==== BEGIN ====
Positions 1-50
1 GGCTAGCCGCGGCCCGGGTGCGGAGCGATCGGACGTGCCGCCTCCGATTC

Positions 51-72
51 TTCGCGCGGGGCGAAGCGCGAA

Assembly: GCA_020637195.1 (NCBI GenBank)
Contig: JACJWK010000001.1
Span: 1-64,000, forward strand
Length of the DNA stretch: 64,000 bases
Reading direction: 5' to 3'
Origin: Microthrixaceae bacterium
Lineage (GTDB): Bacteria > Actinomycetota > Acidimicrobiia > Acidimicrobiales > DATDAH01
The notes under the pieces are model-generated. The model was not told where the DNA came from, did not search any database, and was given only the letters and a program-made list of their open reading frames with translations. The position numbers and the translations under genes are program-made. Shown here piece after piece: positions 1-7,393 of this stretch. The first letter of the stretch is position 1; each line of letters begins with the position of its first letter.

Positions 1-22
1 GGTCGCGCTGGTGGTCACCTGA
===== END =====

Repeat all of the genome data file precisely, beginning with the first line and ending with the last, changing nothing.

Positions 1-50
1 GGCTAGCCGCGGCCCGGGTGCGGAGCGATCGGACGTGCCGCCTCCGATTC

Positions 51-72
51 TTCGCGCGGGGCGAAGCGCGAA

Assembly: GCA_020637195.1 (NCBI GenBank)
Contig: JACJWK010000001.1
Span: 1-64,000, forward strand
Length of the DNA stretch: 64,000 bases
Reading direction: 5' to 3'
Origin: Microthrixaceae bacterium
Lineage (GTDB): Bacteria > Actinomycetota > Acidimicrobiia > Acidimicrobiales > DATDAH01
The notes under the pieces are model-generated. The model was not told where the DNA came from, did not search any database, and was given only the letters and a program-made list of their open reading frames with translations. The position numbers and the translations under genes are program-made. Shown here piece after piece: positions 1-7,393 of this stretch. The first letter of the stretch is position 1; each line of letters begins with the position of its first letter.

Positions 1-22
1 GGTCGCGCTGGTGGTCACCTGA